Node.js -3 | Reading user input from the command line

Readline module, which comes with the Node.js core reads user input so that you can use it as an interaction.

In this example, the user will tell how many glasses of water he/she drinks each day and we’ll say if it’s healthy enough or not.

In the script.js file, require the module like:

var rl = require("readline");

Create the prompts variable:

var prompts = rl.createInterface(process.stdin, process.stdout);

Request user input with a question:

prompts.question("How many glass of water do you drink each day?", function (glasses) {
	var message = "";
	if (glasses > 5) {
		message = "Great! Water is the key of a healthy life.";
	} else {
		message = "Are you drinking just " + glasses + " glass of water? You should drink at least " + (6 - glasses) + " more.";
	}
	console.log(message);
	process.exit();
});

Output will be like:

> node script.js
> How many glass of water do you drink each day?
> 5
> Are you drinking just 5 glass of water? You should drink at least 1 more.
> node script.js
> How many glass of water do you drink each day?
> 7
> Great! Water is the key of a healthy life.
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Node.js -2 | Modules: Custom Module and Sample Usage of Markdown Module

In this post, I’ll share some code about how to use modules in Node.js. I will use a custom module (user-defined) and a public module (Markdown module). The code samples are form Lynda.com’s Node.js lessons.

——

Defining a local module (A module that returns Fibonacci numbers)

1- In the root of Node.js application, navigate to node_modules folder and then create a dir for your module:

> cd node_modules
> mkdir data_module

2- Create module file:

> nano fibonacci.js

And edit its content like this:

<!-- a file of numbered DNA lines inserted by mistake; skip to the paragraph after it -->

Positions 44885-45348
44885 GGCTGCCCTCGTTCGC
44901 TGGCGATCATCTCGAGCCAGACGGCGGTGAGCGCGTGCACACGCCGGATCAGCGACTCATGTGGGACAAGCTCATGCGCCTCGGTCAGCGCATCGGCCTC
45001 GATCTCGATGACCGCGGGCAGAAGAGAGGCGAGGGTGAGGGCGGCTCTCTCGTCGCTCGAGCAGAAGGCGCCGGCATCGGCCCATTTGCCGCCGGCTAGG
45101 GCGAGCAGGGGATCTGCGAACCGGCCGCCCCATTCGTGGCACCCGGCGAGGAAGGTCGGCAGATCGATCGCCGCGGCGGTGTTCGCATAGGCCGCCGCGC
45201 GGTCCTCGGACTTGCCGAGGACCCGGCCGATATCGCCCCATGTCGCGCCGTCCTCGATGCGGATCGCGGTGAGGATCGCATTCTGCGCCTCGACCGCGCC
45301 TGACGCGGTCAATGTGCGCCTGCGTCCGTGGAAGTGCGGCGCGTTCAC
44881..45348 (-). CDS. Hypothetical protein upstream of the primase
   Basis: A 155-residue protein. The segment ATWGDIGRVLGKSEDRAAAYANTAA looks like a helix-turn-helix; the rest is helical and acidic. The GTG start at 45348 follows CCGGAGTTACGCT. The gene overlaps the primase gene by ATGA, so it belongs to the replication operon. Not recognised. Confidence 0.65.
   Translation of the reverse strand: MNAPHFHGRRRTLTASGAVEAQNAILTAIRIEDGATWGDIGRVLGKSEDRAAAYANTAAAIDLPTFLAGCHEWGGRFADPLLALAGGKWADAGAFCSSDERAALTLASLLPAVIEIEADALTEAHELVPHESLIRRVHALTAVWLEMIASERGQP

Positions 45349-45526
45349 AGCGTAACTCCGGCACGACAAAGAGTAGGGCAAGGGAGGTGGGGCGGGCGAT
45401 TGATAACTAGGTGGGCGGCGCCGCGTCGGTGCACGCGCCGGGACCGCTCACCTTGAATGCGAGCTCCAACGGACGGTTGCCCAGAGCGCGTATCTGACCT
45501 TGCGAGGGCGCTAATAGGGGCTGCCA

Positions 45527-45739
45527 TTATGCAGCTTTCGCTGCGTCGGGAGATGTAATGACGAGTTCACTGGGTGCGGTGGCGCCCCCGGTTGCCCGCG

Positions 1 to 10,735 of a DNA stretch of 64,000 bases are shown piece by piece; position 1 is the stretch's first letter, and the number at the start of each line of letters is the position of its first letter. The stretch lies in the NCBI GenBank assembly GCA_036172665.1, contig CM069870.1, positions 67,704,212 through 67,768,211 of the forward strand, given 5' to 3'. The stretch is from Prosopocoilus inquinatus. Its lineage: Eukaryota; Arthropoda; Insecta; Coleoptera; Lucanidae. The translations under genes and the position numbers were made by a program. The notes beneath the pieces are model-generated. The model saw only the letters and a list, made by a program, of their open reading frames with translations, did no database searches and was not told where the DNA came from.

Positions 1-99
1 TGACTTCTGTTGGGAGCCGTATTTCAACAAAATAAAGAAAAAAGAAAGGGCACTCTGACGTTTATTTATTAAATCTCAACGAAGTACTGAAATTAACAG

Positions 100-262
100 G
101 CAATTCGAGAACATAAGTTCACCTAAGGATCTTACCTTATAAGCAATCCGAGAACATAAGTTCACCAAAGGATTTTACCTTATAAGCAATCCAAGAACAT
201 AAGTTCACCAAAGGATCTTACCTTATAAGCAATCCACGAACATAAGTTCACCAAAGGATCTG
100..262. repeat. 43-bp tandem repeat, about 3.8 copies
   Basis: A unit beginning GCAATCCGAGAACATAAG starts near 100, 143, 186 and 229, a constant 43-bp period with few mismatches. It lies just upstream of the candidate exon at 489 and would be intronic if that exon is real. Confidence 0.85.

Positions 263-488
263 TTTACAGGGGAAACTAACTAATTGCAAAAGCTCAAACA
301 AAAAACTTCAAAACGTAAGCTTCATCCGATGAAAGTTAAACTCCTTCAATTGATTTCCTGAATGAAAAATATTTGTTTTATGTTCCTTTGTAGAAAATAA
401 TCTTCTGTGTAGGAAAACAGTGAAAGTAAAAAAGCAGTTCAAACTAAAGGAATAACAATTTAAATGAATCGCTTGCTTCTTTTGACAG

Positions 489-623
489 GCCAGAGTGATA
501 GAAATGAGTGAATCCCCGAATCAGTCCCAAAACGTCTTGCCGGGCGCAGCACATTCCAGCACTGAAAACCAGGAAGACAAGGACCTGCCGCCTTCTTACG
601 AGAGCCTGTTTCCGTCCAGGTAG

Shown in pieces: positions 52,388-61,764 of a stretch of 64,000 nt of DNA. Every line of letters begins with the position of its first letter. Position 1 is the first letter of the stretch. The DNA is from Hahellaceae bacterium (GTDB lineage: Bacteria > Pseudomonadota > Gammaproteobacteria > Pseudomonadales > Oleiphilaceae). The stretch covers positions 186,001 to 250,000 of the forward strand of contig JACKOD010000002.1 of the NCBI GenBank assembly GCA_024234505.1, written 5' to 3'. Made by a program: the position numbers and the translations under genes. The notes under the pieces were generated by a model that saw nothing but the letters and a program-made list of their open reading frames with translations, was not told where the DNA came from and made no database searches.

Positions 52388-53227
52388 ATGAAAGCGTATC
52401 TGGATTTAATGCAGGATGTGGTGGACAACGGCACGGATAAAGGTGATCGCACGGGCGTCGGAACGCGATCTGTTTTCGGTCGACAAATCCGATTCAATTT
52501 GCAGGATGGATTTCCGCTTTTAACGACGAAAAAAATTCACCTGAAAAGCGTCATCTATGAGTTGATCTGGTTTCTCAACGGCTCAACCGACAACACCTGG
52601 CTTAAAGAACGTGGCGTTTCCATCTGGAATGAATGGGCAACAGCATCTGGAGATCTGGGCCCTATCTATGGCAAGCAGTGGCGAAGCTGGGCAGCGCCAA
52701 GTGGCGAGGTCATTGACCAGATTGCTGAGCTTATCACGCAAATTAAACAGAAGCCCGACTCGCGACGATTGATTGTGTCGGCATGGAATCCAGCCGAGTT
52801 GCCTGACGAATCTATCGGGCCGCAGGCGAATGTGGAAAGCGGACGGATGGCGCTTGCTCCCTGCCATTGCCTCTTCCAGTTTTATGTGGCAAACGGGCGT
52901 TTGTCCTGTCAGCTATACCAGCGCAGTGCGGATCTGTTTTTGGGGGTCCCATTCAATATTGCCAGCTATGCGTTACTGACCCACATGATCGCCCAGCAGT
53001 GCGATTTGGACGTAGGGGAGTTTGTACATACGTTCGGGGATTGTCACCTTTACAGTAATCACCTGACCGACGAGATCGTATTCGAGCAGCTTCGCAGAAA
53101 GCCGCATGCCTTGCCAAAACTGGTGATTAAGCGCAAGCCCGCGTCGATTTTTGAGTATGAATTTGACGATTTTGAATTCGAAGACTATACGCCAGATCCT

exports.data = [1,1,2,3,4,8,13,21];

Save and exit the editor.

3- In app root folder, create the main file:

> cd ..
> nano script.js

And edit like this:

// './' prefix tells that the module is local, not global
var sequence = require("./fibonacci");
console.log(sequence.data);

Note: “Local modules are useful for when you want to separate your data from your code.”

——

Markdown module simple usage

First, create a Node.js app with Markdown module dependency enabled and install these dependencies as I talked about here.

In your script.js file:

var parser = require("node-markdown");
var html = parser.Markdown("This is a **markdown** text.");
console.log(html);
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Node.js -1 | Initialize a Node.js project with dependencies

Not so long ago I’ve started to study lessons about Node.js. There’s no need to praise or to talk about it or why I want to learn it, it just excites me as a new platform and I intend to keep studying unless I don’t feel like it’s not worth it -which I doubt.

Here I want to share my Node.js notes regularly, from very basic to the complex(hopefully).

———

Running Node.js scripts

Download and install from:

http://nodejs.org/

To build (run) a Node.js script:

> node file.js

———

Initializing a node app and build it with dependencies

1- Initialize:

> npm init

2- After initialization, package.json contains project information. You can add “dependencies” to this file like:

"dependencies": {
	"node-markdown": "0.1.0"
}

If you want to require latest version of a dependency module: